Food allergies and anxiety can be all-consuming. I mean, food is everywhere and we all need it to survive. However, you have to take breaks from the food allergy and anaphylactic reaction world and find space outside of it. If all of your friends are food allergy parents, you’re missing out on some amazing friendships! Take the opportunity to go to a restaurant you wouldn’t be able to with your kiddo with some adult friends and enjoy the moment!
Begin Counseling For Allergies and Anxiety in Scotch Plains, NJ
If these tips are helpful but aren’t quite enough to get you past your anxiety, it may be time to consider therapy at Brave Minds in New Jersey. Our compassionate therapists specialize in food allergy therapy and help people navigate life with food allergies and anxiety. We will work with you so you can move forward with a more positive mindset. It all starts with these three steps:
- Contact us to get started at Brave Minds Psychological Services
- Meet with a food allergy and anxiety therapist
- Start living a life not ruled by allergies and anxiety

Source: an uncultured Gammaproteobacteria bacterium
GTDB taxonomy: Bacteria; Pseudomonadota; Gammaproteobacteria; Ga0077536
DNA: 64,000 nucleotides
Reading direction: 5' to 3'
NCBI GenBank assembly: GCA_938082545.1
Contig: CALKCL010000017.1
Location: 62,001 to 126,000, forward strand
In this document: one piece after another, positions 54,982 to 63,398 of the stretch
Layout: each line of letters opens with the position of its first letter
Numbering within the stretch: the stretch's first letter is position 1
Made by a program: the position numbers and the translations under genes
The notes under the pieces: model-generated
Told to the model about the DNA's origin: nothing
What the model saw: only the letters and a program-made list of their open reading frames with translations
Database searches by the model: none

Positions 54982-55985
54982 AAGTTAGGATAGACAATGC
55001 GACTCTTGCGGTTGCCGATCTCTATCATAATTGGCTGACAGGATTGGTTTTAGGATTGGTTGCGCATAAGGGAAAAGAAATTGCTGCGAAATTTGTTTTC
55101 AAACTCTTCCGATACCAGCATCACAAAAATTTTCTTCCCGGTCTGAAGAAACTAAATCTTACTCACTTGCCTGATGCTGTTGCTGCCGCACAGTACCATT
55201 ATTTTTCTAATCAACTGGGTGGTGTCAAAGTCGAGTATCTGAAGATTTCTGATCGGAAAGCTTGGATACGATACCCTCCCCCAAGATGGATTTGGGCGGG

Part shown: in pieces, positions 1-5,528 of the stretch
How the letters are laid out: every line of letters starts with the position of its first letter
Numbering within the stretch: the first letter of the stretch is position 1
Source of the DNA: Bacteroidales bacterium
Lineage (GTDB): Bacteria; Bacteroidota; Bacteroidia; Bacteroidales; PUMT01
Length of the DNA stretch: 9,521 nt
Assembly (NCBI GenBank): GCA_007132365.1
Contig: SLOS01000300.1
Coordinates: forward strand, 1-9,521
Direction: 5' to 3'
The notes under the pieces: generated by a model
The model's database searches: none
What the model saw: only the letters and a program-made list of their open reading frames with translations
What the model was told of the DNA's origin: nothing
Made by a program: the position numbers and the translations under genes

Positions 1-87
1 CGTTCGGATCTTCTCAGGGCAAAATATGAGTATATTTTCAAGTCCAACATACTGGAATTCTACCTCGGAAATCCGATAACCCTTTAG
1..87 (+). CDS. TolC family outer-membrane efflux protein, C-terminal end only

Therapy Services We Offer in Scotch Plains, NJ
Allergy and anxiety therapy isn’t the only service that our understanding therapists offer at Brave Minds Psychological Services. For adults, we provide trauma therapy, EMDR Therapy, couples counseling, postpartum counseling, and birth trauma therapy. Our services extended beyond adults. Our therapists provide therapy for teens and children. This is why we offer teen anxiety treatment, social phobia therapy for teens, child sexual abuse therapy, child anxiety treatment, and more. Prefer building a support network with group therapy? Our therapists also offer several options for group therapy. Our services are offered in person at our Scotch Plains, NJ office and through online therapy in New Jersey.